By Jack Mayne
The SeaTac City Council has unanimously approved a staff request to retain a consultant to develop a strategic property acquisition and use plan for potential acquisition and development of properties around the city.
The action came during the Council’s regular session on Tuesday, April 13, 2021.
Earlier Council had authorized the city manager to acquire two surplus properties near the Angle Lake Sound Transit station and authorized money for the purchase of the property, but Sound Transit declined to enter into direct negotiation with the city.
Evan Maxim, SeaTac’s economic development director, said he was asking the Council to allow the city staff to work on the acquisition.
Deputy Mayor Peter Kwon said he was surprised and disappointed at Sound Transit in this matter. He said the transit agency now has set out a 30 day time period, “immediate timeline” while past Sound Transit projects had been on a delayed basis.
“Because of the speed they were moving, the intent was to basically shut out the city,” Kwon said. He recalled that when Sound Transit built the project there was “more than 10 years delay” and other projects were similar delays, but now “it’s been shorted to a 30-day time period” to “basically shut out the city, that is what it appears to be.”
“Why is SeaTac being treated differently?” Kwon asked. “I’m very disappointed at that, very suspicious.”
Not enough time
Councilmember Stanley Tombs noted the city has had issues with Sound Transit in the past and probably will again and agreed there is little chance the city can “get what we want to achieve in the time limits they’ve put on it,” referring to Sound Transit’s 30 day suggested time limit.
Councilmember Clyde Hill said it would be “a great value to have a public amenity down there serving the southern residents and I agree this looks like a rush job” from Sound Transit because it took a number of years to get them to work on this property and suddenly there is full speed ahead. It is disappointing, but it is what it is.”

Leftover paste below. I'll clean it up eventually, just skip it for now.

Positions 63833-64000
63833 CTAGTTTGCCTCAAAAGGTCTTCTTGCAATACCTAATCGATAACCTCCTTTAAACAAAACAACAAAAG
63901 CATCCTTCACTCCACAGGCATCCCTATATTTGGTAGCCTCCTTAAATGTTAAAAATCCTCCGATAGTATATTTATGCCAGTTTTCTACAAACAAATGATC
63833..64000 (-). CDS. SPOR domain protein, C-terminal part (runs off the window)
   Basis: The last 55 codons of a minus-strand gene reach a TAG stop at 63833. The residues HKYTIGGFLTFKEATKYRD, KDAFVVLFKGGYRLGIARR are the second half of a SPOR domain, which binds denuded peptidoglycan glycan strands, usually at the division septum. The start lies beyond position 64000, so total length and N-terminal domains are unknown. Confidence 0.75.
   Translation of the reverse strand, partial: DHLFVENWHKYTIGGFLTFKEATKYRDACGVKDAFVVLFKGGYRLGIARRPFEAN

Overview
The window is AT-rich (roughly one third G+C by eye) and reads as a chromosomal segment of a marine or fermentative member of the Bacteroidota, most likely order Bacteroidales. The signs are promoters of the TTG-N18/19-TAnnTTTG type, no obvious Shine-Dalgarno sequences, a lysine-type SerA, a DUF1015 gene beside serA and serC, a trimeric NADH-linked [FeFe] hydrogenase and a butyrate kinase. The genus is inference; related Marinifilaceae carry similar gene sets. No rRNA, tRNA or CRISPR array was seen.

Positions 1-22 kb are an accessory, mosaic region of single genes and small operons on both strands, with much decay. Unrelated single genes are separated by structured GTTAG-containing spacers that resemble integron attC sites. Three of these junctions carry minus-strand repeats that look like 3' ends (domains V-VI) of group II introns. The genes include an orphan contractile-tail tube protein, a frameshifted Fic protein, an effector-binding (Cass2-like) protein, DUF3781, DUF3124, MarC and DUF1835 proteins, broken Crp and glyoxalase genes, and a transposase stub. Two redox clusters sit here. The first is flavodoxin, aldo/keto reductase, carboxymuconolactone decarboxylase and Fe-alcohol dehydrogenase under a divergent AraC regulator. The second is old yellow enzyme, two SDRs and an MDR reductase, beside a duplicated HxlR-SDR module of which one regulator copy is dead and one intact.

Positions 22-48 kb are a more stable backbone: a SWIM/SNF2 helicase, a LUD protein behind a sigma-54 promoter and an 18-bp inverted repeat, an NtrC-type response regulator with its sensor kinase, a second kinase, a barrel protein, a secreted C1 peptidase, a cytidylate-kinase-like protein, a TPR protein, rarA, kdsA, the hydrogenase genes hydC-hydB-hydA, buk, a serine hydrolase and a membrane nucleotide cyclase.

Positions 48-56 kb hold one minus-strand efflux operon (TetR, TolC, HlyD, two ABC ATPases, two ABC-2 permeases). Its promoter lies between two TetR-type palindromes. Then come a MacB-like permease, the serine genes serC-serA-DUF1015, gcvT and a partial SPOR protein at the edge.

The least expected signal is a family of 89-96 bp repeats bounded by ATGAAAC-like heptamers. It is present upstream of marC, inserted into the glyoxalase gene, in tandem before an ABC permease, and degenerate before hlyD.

Councilmember Takele Gobena said he has believed the city should not be in the real estate business and should not take up city staff time, and “is happy with this accommodation.”
Councilmember Pam Fernald wondered if the property could be used for a smaller version of the downtown Seattle Great Wheel and was told by staff it is “unlikely” that either of the two properties under consideration “would be suitable for a great wheel” because of height limitations around the airport.
Mayor Erin Sitterley the Angle Lake property would be “an outstanding opportunity” for the city to go ahead, and get some affordable housing near the transit amenities.
The Council last November passed an ordinance for an interim moratorium on the application for permits to permanently establish overnight shelters in the city and proposed extending the interim for another 6 months. The current ordinance prohibits the permanent establishment of overnight shelters.
Council was told the current session of the Washington Legislature is taking the issue and recommended postponing action for six months.
The extension of the matter was approved 5 to 2, with Councilmembers Senayet Negusse and Takele Gobena voting not to extend.